Friday, 30 January 2009

Dark Times for Waterford Wedgwood

Waterford Wedgwood has been forced to call in the administrators after 250 years in business. This international symbol of quality British craftsmanship and design will be sorely missed by the collectors of Wedgwood and also by the many hundreds of workers and families whose skills, passed down through generations are forced to shut up shop. There is still some hope for this renouned business as buyers may step in to purchase parts of the company and keep production going, but like the rest of the economy at the moment nothing is certain.

Wedgewood was started by Josiah Wedgwood in England in 1759. Waterford was started in Ireland in 1783. The two merged in 1986 bringing together two of the most recognised brands in fine crystal and china. Their famous brands include Waterford Crys
tal, Wedgewood and Royal Doulton fine bone china and Rosenthal porcelain.

Image source: The Guardian.
To view more photos of Waterford Wedgwood click here for The Guardian online.

When Josiah Wedgwood started as an apprentice in his brothers workshop he must have had little idea how successful his future business was to become. Now remembered as the 'Father of the English Potters' Wedgwood earnt this title through his innovative approach to ceramics and the advancement he brought to his company.

In 1762 Wedgwood created a cream-coloured tea and coffee set for
Queen Charlotte, wife of George III. She was so pleased with the set she allowed him to use the name 'Potter to Her Majesty' and use the name Queens Ware. This was the start of Wedgwood's illustrious career. His three most famous contributions to the ceramics industry include Queens Ware, Black Basalt a fine black porcelain, and a new type of stoneware Jasper. Later in his career Wedgwood also invented the pyrometer. This instrument allowed for higher kiln temperatures to be measured and is considered by some the most important development in ceramic history since the Chinese invented procelain over 1000 years before.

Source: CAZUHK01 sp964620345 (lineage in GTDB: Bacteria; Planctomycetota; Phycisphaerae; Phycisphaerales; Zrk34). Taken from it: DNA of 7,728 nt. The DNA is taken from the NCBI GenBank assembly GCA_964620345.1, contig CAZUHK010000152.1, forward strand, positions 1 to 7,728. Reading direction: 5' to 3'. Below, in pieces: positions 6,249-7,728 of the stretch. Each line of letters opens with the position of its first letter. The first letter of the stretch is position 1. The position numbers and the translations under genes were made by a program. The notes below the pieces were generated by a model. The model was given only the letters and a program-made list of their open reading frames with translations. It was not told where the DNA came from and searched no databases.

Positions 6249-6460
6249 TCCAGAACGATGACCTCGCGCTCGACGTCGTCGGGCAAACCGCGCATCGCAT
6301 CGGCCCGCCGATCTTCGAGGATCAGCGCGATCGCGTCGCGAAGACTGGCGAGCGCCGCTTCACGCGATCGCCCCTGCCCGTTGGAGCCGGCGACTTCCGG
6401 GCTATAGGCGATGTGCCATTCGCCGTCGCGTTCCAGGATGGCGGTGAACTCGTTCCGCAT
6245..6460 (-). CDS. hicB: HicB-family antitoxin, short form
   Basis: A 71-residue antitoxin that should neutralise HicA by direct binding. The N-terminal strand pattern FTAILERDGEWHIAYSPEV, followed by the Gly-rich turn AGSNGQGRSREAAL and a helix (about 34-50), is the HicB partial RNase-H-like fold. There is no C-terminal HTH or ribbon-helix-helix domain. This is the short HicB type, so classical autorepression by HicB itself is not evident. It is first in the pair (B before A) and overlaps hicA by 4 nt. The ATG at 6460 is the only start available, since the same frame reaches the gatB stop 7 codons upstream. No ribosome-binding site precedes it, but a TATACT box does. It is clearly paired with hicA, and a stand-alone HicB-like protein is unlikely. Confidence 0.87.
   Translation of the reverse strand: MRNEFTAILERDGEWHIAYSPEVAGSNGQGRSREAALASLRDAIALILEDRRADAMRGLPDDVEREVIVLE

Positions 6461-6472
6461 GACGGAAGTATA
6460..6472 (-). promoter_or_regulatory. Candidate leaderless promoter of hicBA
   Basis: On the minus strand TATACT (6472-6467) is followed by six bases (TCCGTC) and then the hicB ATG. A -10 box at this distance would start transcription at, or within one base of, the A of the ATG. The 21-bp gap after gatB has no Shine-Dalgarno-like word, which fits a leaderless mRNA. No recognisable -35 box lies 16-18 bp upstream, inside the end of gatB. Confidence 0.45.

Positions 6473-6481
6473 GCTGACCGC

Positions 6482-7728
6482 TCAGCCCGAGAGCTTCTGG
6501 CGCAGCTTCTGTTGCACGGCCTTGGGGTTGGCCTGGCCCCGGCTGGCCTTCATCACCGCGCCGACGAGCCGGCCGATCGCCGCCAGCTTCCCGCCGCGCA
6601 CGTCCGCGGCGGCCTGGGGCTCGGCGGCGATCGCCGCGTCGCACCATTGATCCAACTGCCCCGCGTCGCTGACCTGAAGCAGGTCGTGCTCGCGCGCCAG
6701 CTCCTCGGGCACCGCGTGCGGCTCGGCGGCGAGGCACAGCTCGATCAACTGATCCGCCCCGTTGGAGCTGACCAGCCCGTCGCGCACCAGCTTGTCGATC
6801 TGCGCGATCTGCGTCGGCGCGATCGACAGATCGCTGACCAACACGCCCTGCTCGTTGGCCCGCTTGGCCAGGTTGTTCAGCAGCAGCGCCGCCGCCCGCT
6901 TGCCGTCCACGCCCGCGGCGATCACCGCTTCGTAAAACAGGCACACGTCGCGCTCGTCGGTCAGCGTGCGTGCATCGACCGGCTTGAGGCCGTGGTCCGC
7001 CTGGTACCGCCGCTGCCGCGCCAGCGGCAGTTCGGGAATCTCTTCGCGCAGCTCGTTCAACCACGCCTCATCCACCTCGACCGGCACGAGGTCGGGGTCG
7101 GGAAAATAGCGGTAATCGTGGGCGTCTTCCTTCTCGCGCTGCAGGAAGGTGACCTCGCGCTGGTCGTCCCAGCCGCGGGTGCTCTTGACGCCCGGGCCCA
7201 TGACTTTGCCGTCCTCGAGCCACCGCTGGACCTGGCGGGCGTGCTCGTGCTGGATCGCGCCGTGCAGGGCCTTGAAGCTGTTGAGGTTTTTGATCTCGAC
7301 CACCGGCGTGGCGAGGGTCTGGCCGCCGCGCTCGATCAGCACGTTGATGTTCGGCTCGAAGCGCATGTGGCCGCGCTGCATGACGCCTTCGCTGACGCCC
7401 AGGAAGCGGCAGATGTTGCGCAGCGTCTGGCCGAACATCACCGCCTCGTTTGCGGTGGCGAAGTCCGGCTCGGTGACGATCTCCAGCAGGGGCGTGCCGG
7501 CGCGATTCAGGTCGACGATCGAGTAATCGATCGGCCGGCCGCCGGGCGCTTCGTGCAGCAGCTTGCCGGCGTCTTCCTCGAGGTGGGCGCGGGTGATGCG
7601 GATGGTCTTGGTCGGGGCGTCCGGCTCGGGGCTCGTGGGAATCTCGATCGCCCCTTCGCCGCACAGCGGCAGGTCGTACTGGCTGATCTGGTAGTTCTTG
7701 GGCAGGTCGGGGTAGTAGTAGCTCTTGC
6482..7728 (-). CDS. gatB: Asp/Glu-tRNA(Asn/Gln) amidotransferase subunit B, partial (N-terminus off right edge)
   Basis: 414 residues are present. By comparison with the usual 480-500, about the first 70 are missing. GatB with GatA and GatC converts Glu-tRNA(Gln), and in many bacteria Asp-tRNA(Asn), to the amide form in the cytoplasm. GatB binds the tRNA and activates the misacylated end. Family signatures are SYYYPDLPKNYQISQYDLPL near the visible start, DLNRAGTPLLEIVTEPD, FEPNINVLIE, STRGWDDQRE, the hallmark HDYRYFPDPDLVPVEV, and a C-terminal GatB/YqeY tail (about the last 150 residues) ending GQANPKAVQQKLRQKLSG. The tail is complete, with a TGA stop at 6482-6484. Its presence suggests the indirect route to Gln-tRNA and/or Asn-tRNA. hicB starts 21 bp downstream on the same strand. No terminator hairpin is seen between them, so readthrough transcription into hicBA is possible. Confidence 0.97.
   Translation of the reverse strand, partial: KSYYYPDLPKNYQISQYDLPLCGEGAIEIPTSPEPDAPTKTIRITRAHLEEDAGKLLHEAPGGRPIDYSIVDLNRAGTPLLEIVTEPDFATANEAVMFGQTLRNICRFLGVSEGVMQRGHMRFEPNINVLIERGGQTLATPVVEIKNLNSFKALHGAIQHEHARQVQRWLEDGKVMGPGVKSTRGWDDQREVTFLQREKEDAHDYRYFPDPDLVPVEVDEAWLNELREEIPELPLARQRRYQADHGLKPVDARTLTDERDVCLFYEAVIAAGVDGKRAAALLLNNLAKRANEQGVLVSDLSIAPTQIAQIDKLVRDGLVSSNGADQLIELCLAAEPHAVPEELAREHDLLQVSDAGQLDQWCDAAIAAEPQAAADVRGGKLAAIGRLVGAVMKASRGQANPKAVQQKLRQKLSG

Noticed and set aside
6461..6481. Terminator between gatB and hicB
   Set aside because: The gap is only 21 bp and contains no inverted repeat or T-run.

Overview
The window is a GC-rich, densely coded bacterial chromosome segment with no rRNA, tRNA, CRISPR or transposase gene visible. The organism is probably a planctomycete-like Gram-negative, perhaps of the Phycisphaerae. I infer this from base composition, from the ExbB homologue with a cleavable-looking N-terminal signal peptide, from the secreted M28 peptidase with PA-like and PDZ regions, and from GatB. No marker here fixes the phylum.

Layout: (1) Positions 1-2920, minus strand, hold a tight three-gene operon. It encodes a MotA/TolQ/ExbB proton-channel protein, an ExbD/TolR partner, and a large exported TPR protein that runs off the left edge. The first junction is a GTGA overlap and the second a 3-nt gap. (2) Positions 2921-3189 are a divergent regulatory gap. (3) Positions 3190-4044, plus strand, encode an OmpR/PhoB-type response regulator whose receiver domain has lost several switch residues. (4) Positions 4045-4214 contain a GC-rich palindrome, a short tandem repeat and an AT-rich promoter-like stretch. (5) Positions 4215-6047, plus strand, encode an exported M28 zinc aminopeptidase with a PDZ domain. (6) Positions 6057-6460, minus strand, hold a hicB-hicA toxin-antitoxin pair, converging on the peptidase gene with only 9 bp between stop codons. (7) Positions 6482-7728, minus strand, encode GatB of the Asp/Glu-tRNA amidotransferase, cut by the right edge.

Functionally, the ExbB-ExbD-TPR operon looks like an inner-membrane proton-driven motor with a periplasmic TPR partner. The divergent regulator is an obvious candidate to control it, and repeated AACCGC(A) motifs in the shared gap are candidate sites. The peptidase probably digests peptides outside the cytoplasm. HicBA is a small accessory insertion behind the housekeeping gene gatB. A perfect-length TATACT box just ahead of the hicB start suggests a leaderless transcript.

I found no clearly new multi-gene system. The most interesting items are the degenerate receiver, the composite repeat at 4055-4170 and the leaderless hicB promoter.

I've been having a look around Alfies searching for some Waterford Wedgwood pieces to remind myself of the range of items the company produced. Wesley Payne showed me a couple of items
he has at the moment including this beautiful Royal Doulton floral tea set from 1933:

He also has a much older piece from 1880 reminding me just how long Wedgwood has been going:

Just across the corridor Janes Antiques were also hiding a few Wedgwood treasures such as this large soup terrine:

The figurines below are Royal Doulton and are called the Four Seasons as each figurine represents a season of the year:

I am guessing now that the company has called in administrators, Waterford Wedgwood crystal and fine china will, if it is at all possible, become even more collectable. Something that will mean the Waterford Wedgwood name will continue to live and be remembered on for many more years to come.

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